Green China: Eco Investors Crack the Forbidden Kingdom

John Kuhns, CEO of China Hydroelectric Corp., is one of the few successful foreign investors in the Chinese green energy market.


John Kuhns, CEO of China Hydroelectric Corp., is one of the few successful foreign investors in the Chinese green energy market. Kuhns started buying hydroelectric power-generating equipment in China in 1986 and went on to develop several projects there in the mid-1990s. Today, with 29 stations, China Hydroelectric is the largest of the nation’s power companies using environmentally friendly sub-50-megawatt generators. “Hydropower is the cheapest way to make juice in China, and it is also clean, so its future is very bright,” says Kuhns, who also founded the first wind power company to go public in the U.S.

With regulatory risks in Europe and the lack of a renewable energy policy in the U.S., investors may want to follow in Kuhns’s footsteps. Asia and Oceania have seen the biggest worldwide increase in investments in renewable energy projects since 2008, largely as a result of activity in China, the World Economic Forum says in its latest report on green investing. China has the world’s biggest clean energy asset financing market, with investments worth $29.8 billion, or 86 percent of the country’s total clean energy financing. The U.S. is a distant second with $11.2 billion, according to a recent report by the Pew Charitable Trusts, a Philadelphia-based think tank.

Besides hydropower, major green energy projects in China include wind, solar photovoltaic and concentrated solar power. “Investors are looking at TLC — transparency, longevity and certainty,” says Mark Fulton, global head of climate change investment research at Deutsche Bank’s DB Climate Change Advisors. “China has a lot of ambitious goals.”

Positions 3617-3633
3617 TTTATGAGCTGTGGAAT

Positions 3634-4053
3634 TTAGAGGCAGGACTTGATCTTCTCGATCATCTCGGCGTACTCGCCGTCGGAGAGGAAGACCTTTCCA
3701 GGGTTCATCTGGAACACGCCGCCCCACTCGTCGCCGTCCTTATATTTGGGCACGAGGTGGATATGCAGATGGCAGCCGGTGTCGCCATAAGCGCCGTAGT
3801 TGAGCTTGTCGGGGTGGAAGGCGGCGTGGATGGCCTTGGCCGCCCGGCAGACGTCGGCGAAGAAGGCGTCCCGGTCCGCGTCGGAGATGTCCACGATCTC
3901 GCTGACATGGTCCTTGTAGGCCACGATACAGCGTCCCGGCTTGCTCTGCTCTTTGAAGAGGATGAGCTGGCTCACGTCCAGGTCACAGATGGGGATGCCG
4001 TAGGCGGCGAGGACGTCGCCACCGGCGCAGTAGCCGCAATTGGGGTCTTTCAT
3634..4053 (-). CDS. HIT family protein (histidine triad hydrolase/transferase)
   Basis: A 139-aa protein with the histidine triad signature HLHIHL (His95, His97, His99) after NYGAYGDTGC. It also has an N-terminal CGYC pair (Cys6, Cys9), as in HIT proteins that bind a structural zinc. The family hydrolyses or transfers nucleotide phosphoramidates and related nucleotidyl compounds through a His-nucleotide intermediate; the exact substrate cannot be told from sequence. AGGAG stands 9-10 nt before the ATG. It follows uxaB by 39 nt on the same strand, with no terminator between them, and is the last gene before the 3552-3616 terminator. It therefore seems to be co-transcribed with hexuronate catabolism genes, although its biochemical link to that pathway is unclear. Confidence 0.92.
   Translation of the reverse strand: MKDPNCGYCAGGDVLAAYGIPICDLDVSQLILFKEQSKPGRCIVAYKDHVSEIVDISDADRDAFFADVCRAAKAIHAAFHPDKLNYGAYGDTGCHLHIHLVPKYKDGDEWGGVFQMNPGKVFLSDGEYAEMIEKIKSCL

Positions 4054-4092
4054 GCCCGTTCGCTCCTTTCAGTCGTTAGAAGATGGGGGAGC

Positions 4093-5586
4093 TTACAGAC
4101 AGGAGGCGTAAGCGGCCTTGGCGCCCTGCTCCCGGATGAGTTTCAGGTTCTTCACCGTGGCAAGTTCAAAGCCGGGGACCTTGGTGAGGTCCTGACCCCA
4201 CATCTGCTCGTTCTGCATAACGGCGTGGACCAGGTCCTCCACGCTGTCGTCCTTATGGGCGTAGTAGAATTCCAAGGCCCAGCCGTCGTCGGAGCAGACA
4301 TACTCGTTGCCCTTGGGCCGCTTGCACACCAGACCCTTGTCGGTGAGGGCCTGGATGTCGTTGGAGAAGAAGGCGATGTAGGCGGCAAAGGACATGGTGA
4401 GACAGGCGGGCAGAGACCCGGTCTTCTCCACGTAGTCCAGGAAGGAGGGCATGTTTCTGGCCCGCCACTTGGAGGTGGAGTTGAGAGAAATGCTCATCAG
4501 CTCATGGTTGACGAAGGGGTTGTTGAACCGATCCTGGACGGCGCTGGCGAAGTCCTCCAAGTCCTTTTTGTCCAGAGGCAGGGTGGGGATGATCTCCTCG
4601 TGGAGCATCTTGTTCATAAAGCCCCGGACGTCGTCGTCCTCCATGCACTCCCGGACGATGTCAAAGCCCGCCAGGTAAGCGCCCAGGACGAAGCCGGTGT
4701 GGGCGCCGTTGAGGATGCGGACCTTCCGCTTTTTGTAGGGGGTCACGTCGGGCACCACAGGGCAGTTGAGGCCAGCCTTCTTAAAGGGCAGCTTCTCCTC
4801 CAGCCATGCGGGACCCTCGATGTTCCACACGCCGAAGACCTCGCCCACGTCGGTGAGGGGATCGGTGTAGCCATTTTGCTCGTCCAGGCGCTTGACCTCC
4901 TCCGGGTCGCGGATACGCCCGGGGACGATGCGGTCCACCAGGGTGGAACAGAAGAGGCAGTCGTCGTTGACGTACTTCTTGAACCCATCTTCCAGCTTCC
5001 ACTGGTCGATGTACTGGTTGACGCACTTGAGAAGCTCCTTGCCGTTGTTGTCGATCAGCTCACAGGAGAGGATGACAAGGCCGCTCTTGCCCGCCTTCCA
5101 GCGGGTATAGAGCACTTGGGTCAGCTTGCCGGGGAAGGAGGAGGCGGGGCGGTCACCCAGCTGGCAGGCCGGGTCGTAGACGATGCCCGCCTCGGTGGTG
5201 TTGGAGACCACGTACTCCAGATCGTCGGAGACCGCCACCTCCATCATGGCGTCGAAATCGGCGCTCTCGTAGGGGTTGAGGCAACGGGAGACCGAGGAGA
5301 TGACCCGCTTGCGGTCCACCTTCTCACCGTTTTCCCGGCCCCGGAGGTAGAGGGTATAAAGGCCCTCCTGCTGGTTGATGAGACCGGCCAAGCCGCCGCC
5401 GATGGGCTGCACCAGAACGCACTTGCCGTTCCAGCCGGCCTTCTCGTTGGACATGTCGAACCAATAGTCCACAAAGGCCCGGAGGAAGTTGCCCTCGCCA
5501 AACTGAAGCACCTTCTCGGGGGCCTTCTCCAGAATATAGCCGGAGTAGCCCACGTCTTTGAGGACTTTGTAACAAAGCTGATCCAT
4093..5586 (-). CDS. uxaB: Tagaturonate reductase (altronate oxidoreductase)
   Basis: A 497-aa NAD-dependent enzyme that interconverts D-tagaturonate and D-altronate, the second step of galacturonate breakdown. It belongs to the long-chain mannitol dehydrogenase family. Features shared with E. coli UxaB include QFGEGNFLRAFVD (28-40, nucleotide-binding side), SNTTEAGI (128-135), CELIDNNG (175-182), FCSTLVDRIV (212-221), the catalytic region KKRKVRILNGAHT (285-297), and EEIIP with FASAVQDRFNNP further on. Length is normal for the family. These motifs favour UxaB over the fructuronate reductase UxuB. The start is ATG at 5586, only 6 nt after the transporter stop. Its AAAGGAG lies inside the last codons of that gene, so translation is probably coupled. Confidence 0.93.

Although breaking into the Chinese green energy market is far from easy, it helps to take on a knowledgeable Chinese partner, Kuhns says. The rewards are worth the effort. The country’s hydropower capacity — 200,000 megawatts — is the world’s biggest and could double within ten years. By comparison, total U.S. hydropower capacity is about 95,000 megawatts, according to the U.S. Department of Energy.

Moreover, China accounted for some 80 percent of East Asia’s total infrastructure spending between 2006 and 2010, according to Morgan Stanley; this provides enormous opportunities for smart investment funds.

One of them, the Impact Funds Climate Change unit of Paris-based Natixis Asset Management, invests in suppliers of green-oriented railway systems to China and other emerging markets; they include Ansaldo Energia, Bombardier and Siemens. The fund was launched a year ago and has grown steadily, now managing €134 million ($184 million), mainly from European institutional investors.

“Emerging countries are very strongly supporting energy-efficiency plans,” says co–portfolio manager Suzanne Senellart. “China wants to double its high-speed railway infrastructure” by 2020.

Some investors want a global political consensus before they risk money. The Danish pension fund ATP earmarked €1 billion for climate-friendly infrastructure projects in Brazil, China, India, North Africa and Russia, but backed away in December 2009 after United Nations climate change conferences in Copenhagen and Cancún failed to lay out a coherent global investment strategy.

“If institutional investors are expected to deliver 80 percent of the funding, politicians need to create frameworks that allow us to invest,” says Ulrik Dan Weuder, portfolio manager at ATP. He says politicians at the U.N. climate change conferences need to deliver binding resolutions that show clear targets and clear demand for climate-related projects in emerging markets. “We need transparency and reliable investment programs, targets and framework,” Weuder says.

Despite the hurdles, the world’s fastest-growing economy is too important a player in green markets to ignore. “In the future,” says Weuder, “you won’t blink to invest in solar power or wind farms in China.” .